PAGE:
In first grade, I thought it would be really fantastic to be a teacher during the school year and an actress during the summer. Apparently, the battle for my attention between my left-brain and right-brain started young. For about 20 years, I’ve let my left brain win most of the important battles - like my college major and career path - because I was usually told that all those artsy things I liked were “great hobbies.”
But where do you draw the line between a hobby and a passion? Lately, I’ve been feeling like I have an unrequited love affair with some of these “hobbies,” and I think I owe it to myself to explore them a little more freely. I can’t shake the feeling that I am missing out on the great loves of my life. I feel restless, unravelled, undone. I know it’s a little nuts to personify and romanticize the Hobbies/Activities box on my Facebook profile, but what if it’s like this:
“A - The soul wanders in the dark, until it finds love. And so, wherever our love goes, there we find our soul
Q - It always happens?A - If we’re lucky. And if we let ourselves be blind.Q- Instead of watching out?A - Instead of always watching out.” - Metamorphoses, Mary Zimmerman
So what if love is just whatever fills your soul and makes you feel complete?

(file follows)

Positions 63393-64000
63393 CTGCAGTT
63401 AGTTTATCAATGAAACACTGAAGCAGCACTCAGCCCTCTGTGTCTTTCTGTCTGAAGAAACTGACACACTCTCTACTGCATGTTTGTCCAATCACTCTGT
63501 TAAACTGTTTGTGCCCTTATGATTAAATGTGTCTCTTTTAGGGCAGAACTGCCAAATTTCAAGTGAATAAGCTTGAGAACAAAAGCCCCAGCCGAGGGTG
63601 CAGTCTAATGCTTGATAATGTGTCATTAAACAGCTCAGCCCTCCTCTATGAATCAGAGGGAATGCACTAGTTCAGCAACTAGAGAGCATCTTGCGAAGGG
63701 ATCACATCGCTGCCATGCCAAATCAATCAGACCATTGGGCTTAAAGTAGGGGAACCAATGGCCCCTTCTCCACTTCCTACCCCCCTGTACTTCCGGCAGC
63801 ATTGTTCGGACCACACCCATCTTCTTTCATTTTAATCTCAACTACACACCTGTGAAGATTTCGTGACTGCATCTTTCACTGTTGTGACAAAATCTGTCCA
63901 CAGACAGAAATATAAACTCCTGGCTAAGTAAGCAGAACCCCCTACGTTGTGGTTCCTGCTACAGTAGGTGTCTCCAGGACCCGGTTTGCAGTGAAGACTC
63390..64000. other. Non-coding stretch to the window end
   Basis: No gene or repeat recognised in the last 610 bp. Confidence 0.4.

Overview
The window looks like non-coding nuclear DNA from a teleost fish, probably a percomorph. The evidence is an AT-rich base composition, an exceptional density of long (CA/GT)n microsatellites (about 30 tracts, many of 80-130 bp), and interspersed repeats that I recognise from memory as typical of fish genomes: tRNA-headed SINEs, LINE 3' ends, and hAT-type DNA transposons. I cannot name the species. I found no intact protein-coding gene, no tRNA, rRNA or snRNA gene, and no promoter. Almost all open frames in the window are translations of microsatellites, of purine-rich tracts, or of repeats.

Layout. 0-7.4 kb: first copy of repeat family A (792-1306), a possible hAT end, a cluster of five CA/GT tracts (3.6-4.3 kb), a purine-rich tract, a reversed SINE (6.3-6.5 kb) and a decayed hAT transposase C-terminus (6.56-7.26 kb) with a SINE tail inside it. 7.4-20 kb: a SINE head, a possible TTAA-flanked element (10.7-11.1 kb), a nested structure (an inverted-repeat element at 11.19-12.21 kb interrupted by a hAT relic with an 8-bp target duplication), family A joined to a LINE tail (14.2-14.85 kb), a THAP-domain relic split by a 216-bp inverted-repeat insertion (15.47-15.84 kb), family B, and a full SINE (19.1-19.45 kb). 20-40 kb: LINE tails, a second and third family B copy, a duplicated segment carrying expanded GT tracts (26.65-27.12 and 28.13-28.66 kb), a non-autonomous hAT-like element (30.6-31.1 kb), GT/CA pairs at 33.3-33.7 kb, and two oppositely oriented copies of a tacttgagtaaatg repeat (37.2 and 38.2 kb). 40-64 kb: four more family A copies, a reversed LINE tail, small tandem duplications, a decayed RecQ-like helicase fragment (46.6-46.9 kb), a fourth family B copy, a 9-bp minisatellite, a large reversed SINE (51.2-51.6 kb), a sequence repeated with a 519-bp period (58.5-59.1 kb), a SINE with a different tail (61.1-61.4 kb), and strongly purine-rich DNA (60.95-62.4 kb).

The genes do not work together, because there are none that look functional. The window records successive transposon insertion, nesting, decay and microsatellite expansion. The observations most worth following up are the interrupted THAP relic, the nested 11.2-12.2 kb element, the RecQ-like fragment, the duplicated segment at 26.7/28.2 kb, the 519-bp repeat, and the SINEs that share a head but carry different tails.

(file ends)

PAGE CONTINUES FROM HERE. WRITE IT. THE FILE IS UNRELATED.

This summer, I’m going to stop watching out and let my soul do a little wandering. I registered for an art class at Creative Alliance today (which has a “critiques” component which scares the shit out of me) and I’ll take it from there. Regardless, I am going to stop de-legitimizing myself conquer my fear of failure - because failure is a good thing, anyway, right? Growth and progress and all that crap.
Two years ago, I wrote this in Berlin and I keep coming back to it:
Wednesday… I went to see the Hannes Kilian photography exhibit at the Martin Grobius museum, which totally blew my mind. Kilian is well-known for his theatrical photography (mostly ballets) as well as travel photography, which are my two of my favorites. It was such an inspiring body of work and made me physically ache for a career as a photographer. As I walked through the photographs, I began to have a slight identity crisis, during which I reflected on how it was possible that I still wanted to have so many vastly different careers. This was my first grade mentality and it seems that not much has changed. How many lives can you successfully lead in a lifetime without compromising yourself to mediocrity?
[Thursday]… I went to the Holocaust Memorial, which is totally different than I expected, and the National Photography Museum. The museum was featuring the life’s work of Helmut Newton, who is this incredible artist known as The Dark Prince of photography because of lot of his work is really controversial/erotic and features a lot of nudes. However, I… was once again trying to figure out how to work more photography into my life.”